Mitochondria must grow with the growing cell to ensure proper cellular physiology and inheritance upon division. We measured the physical size of mitochondrial networks in budding yeast and found that mitochondrial network size increased with increasing cell size and that this scaling relation occurred primarily in the bud. The mitochondria-to-cell size ratio continually decreased in aging mothers over successive generations. However, regardless of the mother’s age or mitochondrial content, all buds attained the same average ratio. Thus, yeast populations achieve a stable scaling relation between mitochondrial content and cell size despite asymmetry in inheritance.
Budding hydromedusae have high reproductive rates due to asexual reproduction and can occur in high population densities along the coasts, specifically in tidal pools. In laboratory experiments, we investigated the effects of population density on the survival and reproductive strategies of a single clone ofEleutheria dichotoma. We found that sexual reproduction occurs with the highest rate at medium population densities. Increased sexual reproduction was associated with lower budding (asexual reproduction) and survival probability. Sexual reproduction results in the production of motile larvae that can, in contrast to medusae, seek to escape unfavorable conditions by actively looking for better environments. The successful settlement of a larva results in starting the polyp stage, which is probably more resistant to environmental conditions. This is the first study that has examined the life-history strategies of the budding hydromedusaE. dichotomaby conducting a long-term experiment with a relatively large sample size that allowed for the examination of age-specific mortality and reproductive rates. We found that most sexual and asexual reproduction occurred at the beginning of life following a very rapid process of maturation. The parametric models fitted to the mortality data showed that population density was associated with an increase in the rate of aging, an increase in the level of late-life mortality plateau, and a decrease in the hidden heterogeneity in individual mortality rates. The effects of population density on life-history traits are discussed in the context of resource allocation and the r/K-strategies' continuum concept.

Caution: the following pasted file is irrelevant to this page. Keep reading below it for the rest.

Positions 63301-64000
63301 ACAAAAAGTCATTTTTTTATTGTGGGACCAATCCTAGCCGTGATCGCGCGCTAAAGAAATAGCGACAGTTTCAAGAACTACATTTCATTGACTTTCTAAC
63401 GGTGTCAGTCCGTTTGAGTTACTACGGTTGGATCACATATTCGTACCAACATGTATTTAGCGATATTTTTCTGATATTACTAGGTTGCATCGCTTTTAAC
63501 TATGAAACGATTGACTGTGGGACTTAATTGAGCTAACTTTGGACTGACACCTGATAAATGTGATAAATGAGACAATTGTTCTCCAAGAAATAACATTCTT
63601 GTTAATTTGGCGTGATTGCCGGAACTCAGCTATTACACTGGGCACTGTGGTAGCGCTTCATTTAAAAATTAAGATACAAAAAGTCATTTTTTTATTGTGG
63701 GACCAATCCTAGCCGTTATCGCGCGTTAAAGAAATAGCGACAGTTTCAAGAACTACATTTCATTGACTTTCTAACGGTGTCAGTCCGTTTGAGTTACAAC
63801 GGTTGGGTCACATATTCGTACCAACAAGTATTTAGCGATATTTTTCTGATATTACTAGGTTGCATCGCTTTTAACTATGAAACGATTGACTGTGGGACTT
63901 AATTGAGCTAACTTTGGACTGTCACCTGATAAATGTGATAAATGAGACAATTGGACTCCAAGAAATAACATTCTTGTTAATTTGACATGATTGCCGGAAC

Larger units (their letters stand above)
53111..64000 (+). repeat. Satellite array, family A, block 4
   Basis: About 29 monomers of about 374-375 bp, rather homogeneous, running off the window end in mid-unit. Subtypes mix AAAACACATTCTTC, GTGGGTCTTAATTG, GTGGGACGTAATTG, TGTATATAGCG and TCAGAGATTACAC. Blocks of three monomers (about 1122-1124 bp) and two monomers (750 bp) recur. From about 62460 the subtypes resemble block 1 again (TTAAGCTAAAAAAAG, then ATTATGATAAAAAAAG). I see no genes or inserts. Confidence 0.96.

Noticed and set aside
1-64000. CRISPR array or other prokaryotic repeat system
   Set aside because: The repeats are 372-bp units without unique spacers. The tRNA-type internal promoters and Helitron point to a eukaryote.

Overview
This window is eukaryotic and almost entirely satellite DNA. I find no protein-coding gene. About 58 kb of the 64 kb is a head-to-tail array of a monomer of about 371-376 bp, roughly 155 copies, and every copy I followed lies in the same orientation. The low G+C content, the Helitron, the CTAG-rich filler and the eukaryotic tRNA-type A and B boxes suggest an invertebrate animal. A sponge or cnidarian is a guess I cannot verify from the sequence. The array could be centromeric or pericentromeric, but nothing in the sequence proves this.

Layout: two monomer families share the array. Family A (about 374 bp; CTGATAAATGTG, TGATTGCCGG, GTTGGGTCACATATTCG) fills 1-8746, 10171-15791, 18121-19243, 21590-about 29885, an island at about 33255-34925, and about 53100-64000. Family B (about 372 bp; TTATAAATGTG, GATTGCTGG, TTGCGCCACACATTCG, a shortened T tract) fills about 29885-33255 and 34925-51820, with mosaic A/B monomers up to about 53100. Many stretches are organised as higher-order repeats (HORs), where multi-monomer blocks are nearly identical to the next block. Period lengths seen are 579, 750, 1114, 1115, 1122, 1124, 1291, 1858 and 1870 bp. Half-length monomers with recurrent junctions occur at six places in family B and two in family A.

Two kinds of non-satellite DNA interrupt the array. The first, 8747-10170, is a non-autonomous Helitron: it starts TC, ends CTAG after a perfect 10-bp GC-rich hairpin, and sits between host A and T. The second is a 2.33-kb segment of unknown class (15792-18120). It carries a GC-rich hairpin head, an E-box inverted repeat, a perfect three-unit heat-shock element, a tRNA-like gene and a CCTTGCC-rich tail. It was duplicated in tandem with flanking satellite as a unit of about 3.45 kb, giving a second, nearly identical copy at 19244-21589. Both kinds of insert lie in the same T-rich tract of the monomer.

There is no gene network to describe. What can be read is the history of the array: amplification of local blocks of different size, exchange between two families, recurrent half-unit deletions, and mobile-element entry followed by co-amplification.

A comprehensive reference map of protein abundances in budding yeast is generated by combining the 21 largest quantitative proteome datasets currently available for this model organism.
Here, we used fluorescence microscopy and a peroxisome-targeted tandem fluorescent protein timer to determine the relative age of peroxisomes in yeast. Our data indicate that yeast cells contain a heterogeneous population of relatively old and young peroxisomes. During budding, the peroxisome retention factor inheritance of peroxisomes protein 1 (Inp1) selectively associates to the older organelles, which are retained in the mother cells. Inp2, a protein required for transport of peroxisomes to the bud, preferentially associates to younger organelles. Using a microfluidics device, we demonstrate that the selective segregation of younger peroxisomes to the buds is carefully maintained during multiple budding events. The replicative lifespan of mother cells increased upon deletion of INP2, which resulted in the retention of all organelles in mother cells. These data suggest that, in wild-type yeast, transport of aged and deteriorated peroxisomes to the bud is prevented, whereas the young and vital organelles are preferably transported to the newly forming buds.
During the lifecycle of many enveloped viruses, a nucleocapsid core buds through the cell membrane to acquire an outer envelope of lipid membrane and viral glycoproteins. However, the presence of a nucleocapsid core is not required for assembly of infectious particles. To determine the role of the nucleocapsid core, we develop a coarse-grained computational model with which we investigate budding dynamics as a function of glycoprotein and nucleocapsid interactions, as well as budding in the absence of a nucleocapsid. We find that there is a transition between glycoprotein-directed budding and nucleocapsid-directed budding that occurs above a threshold strength of nucleocapsid interactions. The simulations predict that glycoprotein-directed budding leads to significantly increased size polydispersity and particle polymorphism. This polydispersity can be explained by a theoretical model accounting for the competition between bending energy of the membrane and the glycoprotein shell. The simulations also show that the geometry of a budding particle leads to a barrier to subunit diffusion, which can result in a stalled, partially budded state. We present a phase diagram for this and other morphologies of budded particles. Comparison of these structures against experiments could establish bounds on whether budding is directed by glycoprotein or nucleocapsid interactions. Although our model is motivated by alphaviruses, we discuss implications of our results for other enveloped viruses.